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Brandt S. Lapko

Teachers share success stories and ideas that stimulate thinking about the effective use of technology in K–grade 6 classrooms. This article describes how students can use available technology to communicate and share their thinking in popular media formats.

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Katherine A. G. Phelps

Fourth- and fifth-grade learners can use differentiated number sets within CGI problem structures to add and subtract fractions with unlike denominators.

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Pamela Edwards Johnson, Melissa Campet, Kelsey Gaber, and Emma Zuidema

Three preservice teachers used virtual manipulatives during clinical interviews with students of elementary school age. The technology exposed students' problem-solving strategies and mathematical understanding, promoting just-in-time teaching about the target content. The process of completing and reflecting on the interviews contributed to growth of the preservice teachers' technological pedagogical content knowledge.

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Katie L. Anderson

Teachers share success stories and ideas that stimulate thinking about the effective use of technology in K–grade 6 classrooms. This article describes a set of lessons where sixth graders use virtual pattern blocks to develop proportional reasoning. Students' work with the virtual manipulatives reveals a variety of creative solutions and promotes active engagement. The author suggests that technology is most effective when coupled with worthwhile mathematical tasks and rich classroom discussions.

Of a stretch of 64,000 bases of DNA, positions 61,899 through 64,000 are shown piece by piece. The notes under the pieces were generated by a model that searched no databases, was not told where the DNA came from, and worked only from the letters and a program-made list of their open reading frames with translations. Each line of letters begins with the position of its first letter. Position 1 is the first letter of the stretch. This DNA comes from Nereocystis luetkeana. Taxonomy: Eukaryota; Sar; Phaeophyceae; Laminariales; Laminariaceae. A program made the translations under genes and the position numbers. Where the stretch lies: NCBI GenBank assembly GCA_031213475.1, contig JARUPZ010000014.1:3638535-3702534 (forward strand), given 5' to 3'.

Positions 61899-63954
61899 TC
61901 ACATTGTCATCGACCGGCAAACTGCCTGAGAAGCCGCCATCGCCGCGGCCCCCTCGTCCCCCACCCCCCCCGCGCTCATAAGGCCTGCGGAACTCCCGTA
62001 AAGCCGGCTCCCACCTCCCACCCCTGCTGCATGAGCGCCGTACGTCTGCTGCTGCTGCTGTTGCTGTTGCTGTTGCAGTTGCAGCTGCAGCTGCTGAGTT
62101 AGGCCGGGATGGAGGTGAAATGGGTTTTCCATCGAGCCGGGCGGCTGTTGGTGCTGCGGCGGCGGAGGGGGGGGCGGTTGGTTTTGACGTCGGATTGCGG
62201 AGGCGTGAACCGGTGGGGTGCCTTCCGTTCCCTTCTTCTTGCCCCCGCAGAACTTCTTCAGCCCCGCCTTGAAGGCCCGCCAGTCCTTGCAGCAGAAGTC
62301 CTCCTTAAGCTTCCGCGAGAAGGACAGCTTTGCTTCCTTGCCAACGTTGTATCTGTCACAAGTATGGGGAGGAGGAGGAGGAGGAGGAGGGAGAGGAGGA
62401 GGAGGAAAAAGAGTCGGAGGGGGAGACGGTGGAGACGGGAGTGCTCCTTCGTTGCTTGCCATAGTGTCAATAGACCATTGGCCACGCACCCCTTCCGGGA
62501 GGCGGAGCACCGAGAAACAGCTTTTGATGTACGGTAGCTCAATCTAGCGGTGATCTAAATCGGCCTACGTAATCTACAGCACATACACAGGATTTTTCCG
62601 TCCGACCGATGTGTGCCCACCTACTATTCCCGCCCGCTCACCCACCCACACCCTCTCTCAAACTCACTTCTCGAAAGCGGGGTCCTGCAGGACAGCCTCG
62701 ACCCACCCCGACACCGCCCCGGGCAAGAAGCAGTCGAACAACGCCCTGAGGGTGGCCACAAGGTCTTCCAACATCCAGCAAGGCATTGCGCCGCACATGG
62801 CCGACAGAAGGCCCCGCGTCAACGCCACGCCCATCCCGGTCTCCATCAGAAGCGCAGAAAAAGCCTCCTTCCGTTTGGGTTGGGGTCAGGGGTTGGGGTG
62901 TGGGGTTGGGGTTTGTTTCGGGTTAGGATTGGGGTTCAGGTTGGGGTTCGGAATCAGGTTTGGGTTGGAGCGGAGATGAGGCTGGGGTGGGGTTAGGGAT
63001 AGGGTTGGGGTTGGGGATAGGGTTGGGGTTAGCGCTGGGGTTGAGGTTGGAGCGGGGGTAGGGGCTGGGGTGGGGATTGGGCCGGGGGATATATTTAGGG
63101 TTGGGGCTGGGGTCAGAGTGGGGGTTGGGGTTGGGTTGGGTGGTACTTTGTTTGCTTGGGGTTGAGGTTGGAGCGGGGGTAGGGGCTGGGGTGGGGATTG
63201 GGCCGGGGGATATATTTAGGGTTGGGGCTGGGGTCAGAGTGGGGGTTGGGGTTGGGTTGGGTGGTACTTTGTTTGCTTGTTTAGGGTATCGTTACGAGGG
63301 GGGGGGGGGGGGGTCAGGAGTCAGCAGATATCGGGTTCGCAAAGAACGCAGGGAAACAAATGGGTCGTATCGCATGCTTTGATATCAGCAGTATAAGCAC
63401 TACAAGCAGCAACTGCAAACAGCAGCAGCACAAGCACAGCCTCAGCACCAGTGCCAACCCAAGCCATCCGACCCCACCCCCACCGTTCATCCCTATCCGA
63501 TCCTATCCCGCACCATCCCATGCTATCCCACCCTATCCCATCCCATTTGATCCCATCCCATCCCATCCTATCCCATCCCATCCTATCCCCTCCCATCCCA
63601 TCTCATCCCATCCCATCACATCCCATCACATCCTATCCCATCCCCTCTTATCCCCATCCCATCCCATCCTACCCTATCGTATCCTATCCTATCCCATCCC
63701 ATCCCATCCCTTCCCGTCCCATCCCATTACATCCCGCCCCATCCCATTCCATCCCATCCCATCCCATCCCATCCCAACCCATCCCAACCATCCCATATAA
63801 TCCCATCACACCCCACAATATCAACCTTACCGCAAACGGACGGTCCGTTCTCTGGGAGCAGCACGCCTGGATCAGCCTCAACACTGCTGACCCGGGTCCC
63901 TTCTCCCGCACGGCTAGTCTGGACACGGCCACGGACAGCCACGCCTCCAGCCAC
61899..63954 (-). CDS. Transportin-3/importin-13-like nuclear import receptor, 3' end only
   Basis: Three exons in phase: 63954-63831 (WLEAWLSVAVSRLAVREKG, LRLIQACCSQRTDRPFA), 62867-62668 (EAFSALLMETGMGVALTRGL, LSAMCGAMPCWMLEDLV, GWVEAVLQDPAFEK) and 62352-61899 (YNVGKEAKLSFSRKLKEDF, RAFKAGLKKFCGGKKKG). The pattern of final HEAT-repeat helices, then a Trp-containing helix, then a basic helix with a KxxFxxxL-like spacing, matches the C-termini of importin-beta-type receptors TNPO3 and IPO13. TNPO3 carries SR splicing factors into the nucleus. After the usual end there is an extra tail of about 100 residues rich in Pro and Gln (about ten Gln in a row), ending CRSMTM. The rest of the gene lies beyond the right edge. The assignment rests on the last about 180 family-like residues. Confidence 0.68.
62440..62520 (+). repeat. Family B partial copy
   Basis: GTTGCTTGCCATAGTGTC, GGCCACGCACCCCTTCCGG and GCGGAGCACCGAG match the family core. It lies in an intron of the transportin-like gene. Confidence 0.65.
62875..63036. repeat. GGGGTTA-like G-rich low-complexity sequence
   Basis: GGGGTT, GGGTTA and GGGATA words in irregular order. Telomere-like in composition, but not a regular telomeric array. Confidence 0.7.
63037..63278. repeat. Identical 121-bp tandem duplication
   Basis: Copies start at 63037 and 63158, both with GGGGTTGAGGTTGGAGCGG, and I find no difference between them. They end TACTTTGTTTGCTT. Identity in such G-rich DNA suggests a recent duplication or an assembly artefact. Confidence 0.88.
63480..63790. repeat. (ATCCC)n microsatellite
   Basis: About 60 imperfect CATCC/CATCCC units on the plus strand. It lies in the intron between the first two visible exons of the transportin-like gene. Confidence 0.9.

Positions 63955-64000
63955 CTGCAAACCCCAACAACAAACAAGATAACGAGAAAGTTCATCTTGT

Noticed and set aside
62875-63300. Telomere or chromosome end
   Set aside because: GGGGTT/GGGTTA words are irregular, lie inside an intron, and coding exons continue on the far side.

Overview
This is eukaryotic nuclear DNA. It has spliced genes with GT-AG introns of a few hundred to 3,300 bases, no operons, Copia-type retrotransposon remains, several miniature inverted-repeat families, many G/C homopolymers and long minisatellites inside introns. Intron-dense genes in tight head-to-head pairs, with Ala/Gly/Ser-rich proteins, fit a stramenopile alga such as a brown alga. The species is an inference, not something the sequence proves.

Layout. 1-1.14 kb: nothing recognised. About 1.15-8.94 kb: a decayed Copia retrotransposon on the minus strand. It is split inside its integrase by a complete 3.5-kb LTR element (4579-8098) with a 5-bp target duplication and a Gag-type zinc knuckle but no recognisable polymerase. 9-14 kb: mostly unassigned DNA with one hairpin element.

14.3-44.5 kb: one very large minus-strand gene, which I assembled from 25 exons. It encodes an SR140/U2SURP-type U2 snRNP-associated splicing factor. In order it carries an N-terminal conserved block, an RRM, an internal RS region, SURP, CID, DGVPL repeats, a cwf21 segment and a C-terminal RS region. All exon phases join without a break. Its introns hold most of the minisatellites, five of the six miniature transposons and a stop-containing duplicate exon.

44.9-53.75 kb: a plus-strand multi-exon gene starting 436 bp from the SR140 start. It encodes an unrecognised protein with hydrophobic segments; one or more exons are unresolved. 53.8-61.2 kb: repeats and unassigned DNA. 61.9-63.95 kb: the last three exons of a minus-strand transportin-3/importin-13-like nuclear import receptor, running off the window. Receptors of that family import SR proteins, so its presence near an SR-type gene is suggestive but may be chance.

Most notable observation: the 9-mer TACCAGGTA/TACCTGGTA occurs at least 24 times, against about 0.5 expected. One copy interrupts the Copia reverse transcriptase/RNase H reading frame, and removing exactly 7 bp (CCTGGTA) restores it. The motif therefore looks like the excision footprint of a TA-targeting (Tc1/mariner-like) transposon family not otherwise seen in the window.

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Patricia O'Donnell and Amanda Frick

Do you remember clever, energetic Speedy Gonzales, “the fastest mouse in all Mexico,” one of the animated characters in the Warner Brothers Looney Tunes cartoon series? This month our “math by the month” activities, reminiscent of the spirited Speedy, will have your students calling ¡Ándale! ¡Ándale! ¡Arriba! ¡Arriba! (colloquial Spanish for “Come on! Hurry up!”) as they ask for more problem-solving scenarios based on this month's racing theme.

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Michael Todd Edwards and Suzanne R. Harper

Use photo editing software as a teaching tool to bring inaccessible polygon definitions within reach of your students' understanding.